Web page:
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  • Martha Olsen

The Art and Science of Positioning: Then and Now

“To develop a complete mind; study the science of art; study the art of science. Learn how to see. Realize that everything connects to everything else.” Leonardo da Vinci

Over the past 25 years, I’ve led or participated in probably 100 positioning efforts. This work has covered the gamut – B2B and B2C, new products and mature products, and also intangible “products” like services, education, and partnerships.


I’ve witnessed an evolution in the practice of positioning over the years, driven largely by improved tools and technologies for understanding customers and analyzing competitors. A B2B positioning statement from 20 years ago might have optimistically targeted “CFOs” or “data analysts” who “need [our product benefits.]” Today, we can be far more customer-centric, made possible by readily available segmentation data, rapid prototyping and validation, robust competitive analysis and monitoring tools, and more.


The early days.

The concept of positioning dates back to the late '60s and the work of Al Ries and Jack Trout, who later wrote the seminal book Positioning: The Battle for Your Mind. But it was Geoffrey Moore’s book, Crossing the Chasm, that gave a whole generation of technology marketers the magic formula:


For [target customer] who [statement of need or opportunity] [product] is a [product category] that [compelling reason to buy]. Unlike [primary competitive alternative], our product [statement of primary differentiation].


It’s clear, complete, and useful – and it remains the gold standard for product teams around the world.


Learning curves.

Moore’s template gives teams a North Star for guiding the entire organization on the customer, the problem, and the solution -- from the developer team to the product team, marketing, and sales.


But a simple positioning statement belies the pre-work that went into creating it, and it’s tempting for a busy product team to take shortcuts. These are the ones I commonly see:


  • Targeting customers without a segmentation framework – describing target buyers as “CFOs of F500 companies” isn’t enough to create the deep understanding product teams need to deliver winning solutions. Nor is it enough to guide marketing efforts or messaging. Furthermore, larger companies can end up with multiple products targeting the same audience, defeating the whole point of positioning which, by definition, is segment-specific.

  • Needs conjured to match benefit statements – Not every product team has the benefit of actual customer research for understanding problems that need solving. Instead, product teams make an intelligent attempt at describing pain and challenges the solution is designed to solve. In truth, a problem or a pain point is what the customer says it is, not what you hope it is. As Steve Blank would say, “get out of the building.”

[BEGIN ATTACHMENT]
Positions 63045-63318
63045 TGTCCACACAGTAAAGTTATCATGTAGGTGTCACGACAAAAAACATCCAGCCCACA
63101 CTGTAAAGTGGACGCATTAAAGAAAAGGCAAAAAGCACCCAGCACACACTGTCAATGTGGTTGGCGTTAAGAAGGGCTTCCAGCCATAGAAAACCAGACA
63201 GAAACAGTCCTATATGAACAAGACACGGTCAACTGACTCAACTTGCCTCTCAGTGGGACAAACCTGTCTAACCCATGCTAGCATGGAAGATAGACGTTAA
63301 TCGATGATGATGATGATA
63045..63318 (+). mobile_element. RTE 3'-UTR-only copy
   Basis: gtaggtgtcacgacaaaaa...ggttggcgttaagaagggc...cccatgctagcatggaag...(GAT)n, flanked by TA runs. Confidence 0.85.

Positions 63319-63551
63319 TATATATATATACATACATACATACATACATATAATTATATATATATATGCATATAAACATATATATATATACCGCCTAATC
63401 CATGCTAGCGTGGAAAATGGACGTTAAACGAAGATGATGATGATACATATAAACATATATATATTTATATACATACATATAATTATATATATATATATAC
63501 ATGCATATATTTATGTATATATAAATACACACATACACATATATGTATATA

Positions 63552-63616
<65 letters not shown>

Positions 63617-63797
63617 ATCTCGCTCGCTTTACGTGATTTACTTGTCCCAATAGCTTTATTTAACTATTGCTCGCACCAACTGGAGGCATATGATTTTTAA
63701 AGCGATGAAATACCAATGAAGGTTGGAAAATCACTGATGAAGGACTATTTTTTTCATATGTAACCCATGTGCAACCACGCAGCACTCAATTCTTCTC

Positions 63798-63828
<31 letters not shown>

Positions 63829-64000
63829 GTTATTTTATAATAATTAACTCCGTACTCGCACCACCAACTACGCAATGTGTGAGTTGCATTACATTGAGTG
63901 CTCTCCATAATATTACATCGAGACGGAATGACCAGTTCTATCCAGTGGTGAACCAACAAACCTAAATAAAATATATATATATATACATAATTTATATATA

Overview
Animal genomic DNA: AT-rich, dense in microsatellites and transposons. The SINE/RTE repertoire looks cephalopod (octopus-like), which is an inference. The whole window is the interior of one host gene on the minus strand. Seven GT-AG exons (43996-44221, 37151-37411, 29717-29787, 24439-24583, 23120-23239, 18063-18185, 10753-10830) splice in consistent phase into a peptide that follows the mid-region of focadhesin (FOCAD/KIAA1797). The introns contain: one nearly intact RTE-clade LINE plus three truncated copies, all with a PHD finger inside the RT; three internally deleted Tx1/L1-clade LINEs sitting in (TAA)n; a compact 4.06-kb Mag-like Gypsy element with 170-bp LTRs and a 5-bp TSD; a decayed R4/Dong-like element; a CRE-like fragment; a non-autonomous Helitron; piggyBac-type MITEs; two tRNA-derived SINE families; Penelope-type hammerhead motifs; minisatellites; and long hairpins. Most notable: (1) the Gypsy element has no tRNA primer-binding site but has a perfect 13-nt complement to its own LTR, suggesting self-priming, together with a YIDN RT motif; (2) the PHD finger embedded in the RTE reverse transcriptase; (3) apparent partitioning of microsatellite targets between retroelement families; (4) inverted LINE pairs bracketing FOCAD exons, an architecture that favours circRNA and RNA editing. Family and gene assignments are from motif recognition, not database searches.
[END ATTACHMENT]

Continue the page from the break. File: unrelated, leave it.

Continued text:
• Competitors that aren’t fully researched – Early in my career, I worked for a company with an intense rivalry. We took it for granted that the market hated our competitor as much as we did. That isn’t a clear enough case for a credible, differentiated market position. You need to research competitors the way your customers does, adopting their evaluation criteria as your own.

  • Lack of differentiation – not every product is #1, particularly in mature or crowded markets. It is incredibly difficult to position a me-too product. This situation is made more difficult by a target market that is described too broadly, or customer problems that aren’t well defined.

  • Positioning too late – Have you ever been asked to write a product’s positioning statement just as you get ready to launch it? That’s too late. Unfortunately this is a common practice, particularly in larger companies with established products and multi-product portfolios. The positioning statement, or at least its hypothesis, should have guided the design and development of the product from the outset.

Fast forward.

We’ve come a long way since Crossing the Chasm was first published in 1991. The massive growth of start-up ecosystems means there are more people practicing and honing the art and science of positioning. And out of this crucible come insights and tools that can be applied by companies of any size, among them:


Delivering value to customers is more important than growth. See Andy Rachleff’s take on the product-market fit imperative.


Great positioning starts with truly understanding the customer, so you can speak to customers in their language. Learn more about the Customer Development Model in Steve Blank’s Four Steps to the Epiphany. (Or read Eric Reis’ excellent distillation here).


What a customer value proposition is, and isn’t. Learn how to build one effectively using Alex Osterwalder’s Value Proposition Canvas.


Winning products focus on solving problems, not implementing features. See Andy Cagan’s Inspired: How to Create Great Products Customers Love.


How many times have you started a positioning exercise with a list of product features that get sorted into capabilities that are embellished by benefits statements? That's inside-out thinking, and it's not very exciting. Nor will it inspire your marketing and sales teams. And if they're not inspired, your customers won't be either.


The first and best thing that a product team can do when positioning a product is to think outside-in. Specifically: who is my customer, and why will my product improve their life, their work, or the world in a meaningful way? That's when the story gets interesting.


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